On the fence and running out of time
By Joe Davidson
The Washington Post, October 23, 2009
One of the most common complaints among federal employees who enforce Uncle Sam's laws and regulations is that there are too few of them to properly protect the public.
But one area where one would expect that not to be the case, given our nation's recent history, is border protection.
Yet testimony before a House subcommittee Thursday painted a picture of potentially weak borders resulting from a shortage of Customs and Border Protection officers. That can lead to longer waits to cross the border, and worse, laxity in the fight against terrorism and narcotics trafficking.
CBP officers are caught between two laudable but sometimes conflicting goals. One is facilitating entry for legitimate travel. The other is keeping out smugglers and would-be bombers.
Wait time is a key measure of how easy it is for legitimate travelers to cross the border. The average vehicle inspection time is 45 seconds or less in regular inspection lanes, according to Colleen M. Kelley, president of the National Treasury Employees Union, which represents CBP officers.
'These cargo inspection times per vehicle cannot realistically be further shortened,' she told the House Homeland Security subcommittee on border, maritime and global counterterrorism.
'CBP's continuing emphasis on reducing wait times without increasing staffing at the ports of entry creates an extremely challenging work environment for frontline CBP personnel.'
Anyone crossing the border appreciates short waits. But it becomes a problem if officers are rushed because there are too few of them to do the job. Overworking officers can lead to sloppiness, said Rep. Loretta Sanchez (D-Calif.), chairman of the subcommittee.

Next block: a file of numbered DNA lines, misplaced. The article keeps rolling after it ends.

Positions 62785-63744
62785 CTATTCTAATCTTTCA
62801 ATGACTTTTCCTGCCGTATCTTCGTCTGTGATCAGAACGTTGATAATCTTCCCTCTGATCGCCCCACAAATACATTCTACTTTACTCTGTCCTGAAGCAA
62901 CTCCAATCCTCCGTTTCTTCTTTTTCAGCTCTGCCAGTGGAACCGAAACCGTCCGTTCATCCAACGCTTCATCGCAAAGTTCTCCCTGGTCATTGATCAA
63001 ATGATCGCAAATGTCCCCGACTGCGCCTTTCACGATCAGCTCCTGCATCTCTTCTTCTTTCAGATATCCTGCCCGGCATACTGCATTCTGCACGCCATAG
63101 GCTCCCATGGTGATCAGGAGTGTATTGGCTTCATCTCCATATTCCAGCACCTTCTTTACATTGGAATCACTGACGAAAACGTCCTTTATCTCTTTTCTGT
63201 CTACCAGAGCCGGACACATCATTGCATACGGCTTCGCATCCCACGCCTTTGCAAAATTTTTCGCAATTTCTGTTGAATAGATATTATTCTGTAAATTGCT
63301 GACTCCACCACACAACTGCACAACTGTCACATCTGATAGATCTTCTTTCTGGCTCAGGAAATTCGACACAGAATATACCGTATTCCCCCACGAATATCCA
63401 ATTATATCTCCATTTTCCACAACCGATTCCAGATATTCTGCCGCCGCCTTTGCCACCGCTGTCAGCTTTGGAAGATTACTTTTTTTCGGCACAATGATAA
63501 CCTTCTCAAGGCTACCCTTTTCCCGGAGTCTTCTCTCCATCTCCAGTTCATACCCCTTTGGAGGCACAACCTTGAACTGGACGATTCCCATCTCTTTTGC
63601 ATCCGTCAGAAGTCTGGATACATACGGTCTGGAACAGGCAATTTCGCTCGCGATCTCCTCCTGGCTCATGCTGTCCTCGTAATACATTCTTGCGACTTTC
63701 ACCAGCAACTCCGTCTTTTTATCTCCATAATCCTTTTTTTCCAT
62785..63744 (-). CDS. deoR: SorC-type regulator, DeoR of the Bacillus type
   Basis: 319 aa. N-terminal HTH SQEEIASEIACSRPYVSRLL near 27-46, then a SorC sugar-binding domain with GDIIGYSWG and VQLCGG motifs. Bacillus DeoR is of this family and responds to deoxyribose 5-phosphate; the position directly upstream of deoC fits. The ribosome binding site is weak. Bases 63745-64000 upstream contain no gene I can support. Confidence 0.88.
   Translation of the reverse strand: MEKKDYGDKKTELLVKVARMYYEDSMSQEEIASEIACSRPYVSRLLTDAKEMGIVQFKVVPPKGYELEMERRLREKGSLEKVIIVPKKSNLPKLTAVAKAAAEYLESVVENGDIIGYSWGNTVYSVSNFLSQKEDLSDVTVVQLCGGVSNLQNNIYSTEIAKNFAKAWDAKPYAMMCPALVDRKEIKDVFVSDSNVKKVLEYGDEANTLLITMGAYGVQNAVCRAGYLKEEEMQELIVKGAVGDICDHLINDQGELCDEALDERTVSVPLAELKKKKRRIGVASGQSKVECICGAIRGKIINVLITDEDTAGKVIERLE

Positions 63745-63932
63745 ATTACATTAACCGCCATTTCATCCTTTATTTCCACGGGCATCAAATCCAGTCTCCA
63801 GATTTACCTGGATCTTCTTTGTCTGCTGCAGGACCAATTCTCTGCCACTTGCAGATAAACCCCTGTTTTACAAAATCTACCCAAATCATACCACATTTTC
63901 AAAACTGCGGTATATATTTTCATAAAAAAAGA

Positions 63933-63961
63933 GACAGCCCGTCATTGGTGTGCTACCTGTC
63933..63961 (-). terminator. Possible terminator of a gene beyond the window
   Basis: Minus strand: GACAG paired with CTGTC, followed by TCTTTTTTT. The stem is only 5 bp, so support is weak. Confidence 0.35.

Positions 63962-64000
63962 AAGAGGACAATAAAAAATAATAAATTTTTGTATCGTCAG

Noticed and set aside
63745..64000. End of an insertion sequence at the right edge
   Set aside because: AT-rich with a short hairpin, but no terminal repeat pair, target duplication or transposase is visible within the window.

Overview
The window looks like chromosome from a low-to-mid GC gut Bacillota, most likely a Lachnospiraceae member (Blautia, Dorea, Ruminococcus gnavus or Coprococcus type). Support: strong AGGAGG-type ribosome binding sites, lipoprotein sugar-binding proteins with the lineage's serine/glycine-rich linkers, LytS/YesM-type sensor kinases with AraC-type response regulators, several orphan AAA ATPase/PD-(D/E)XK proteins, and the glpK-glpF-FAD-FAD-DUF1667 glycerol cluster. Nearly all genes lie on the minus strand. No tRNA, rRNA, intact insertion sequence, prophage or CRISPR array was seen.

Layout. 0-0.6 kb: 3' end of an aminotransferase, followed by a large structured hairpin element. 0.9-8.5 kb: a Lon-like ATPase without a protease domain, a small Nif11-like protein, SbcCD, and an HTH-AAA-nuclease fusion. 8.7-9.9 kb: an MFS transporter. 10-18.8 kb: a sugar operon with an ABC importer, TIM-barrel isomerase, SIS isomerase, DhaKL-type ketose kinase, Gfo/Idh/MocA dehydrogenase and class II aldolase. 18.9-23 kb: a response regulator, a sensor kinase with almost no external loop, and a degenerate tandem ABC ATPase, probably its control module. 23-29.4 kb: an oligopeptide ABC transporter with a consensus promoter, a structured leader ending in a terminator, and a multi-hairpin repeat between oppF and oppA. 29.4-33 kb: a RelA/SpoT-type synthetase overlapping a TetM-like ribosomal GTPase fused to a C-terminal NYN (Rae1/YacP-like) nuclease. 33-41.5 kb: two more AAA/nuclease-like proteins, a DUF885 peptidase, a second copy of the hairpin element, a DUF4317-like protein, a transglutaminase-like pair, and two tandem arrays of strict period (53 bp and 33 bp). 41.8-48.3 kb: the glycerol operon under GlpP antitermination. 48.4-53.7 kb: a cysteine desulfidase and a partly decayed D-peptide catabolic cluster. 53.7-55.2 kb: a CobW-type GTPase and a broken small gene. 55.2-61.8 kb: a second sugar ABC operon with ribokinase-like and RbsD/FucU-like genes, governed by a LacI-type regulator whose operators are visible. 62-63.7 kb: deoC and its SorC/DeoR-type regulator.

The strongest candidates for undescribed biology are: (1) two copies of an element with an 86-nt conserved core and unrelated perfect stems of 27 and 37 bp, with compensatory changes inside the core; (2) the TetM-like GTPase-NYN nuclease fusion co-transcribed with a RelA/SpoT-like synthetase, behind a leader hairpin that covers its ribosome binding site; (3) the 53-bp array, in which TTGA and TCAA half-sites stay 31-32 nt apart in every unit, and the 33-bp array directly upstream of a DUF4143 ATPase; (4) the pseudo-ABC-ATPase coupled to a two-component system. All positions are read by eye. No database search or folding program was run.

'There is a valid argument to be made that staff shortages at ports of entry facilitate the importation of narcotics into the country,' she said in a prepared statement. In an interview after the hearing, Sanchez said she was 'very serious about trying to increase our staffing' and finding the money to do it.
Kelley told the panel that 'CBP's own 2007 staffing model shows that several thousand additional CBP officers and agriculture specialists are needed at our ports of entry.' She said the union has 'repeatedly and continues to call on Congress for an increase of at least 4,000 new CBP officers in order for CBP to achieve its dual mission.'
Todd Owen, executive director of CBP's cargo and conveyance security in the office of field operations, also testified at the hearing but did not directly address Kelley's points about staffing shortages. Calls to CBP's press officer were not returned.
Owen did say that the agency is undertaking initiatives 'toward meeting the challenge of securing our borders and enforcing trade laws . . . without stifling the flow of legitimate trade and travel that is so critical to our nation's economy.' He cited the Southwest Border Initiative as an example. 'The initiative focuses on enhanced border security, including the deployment of hundreds of new personnel,' he said.
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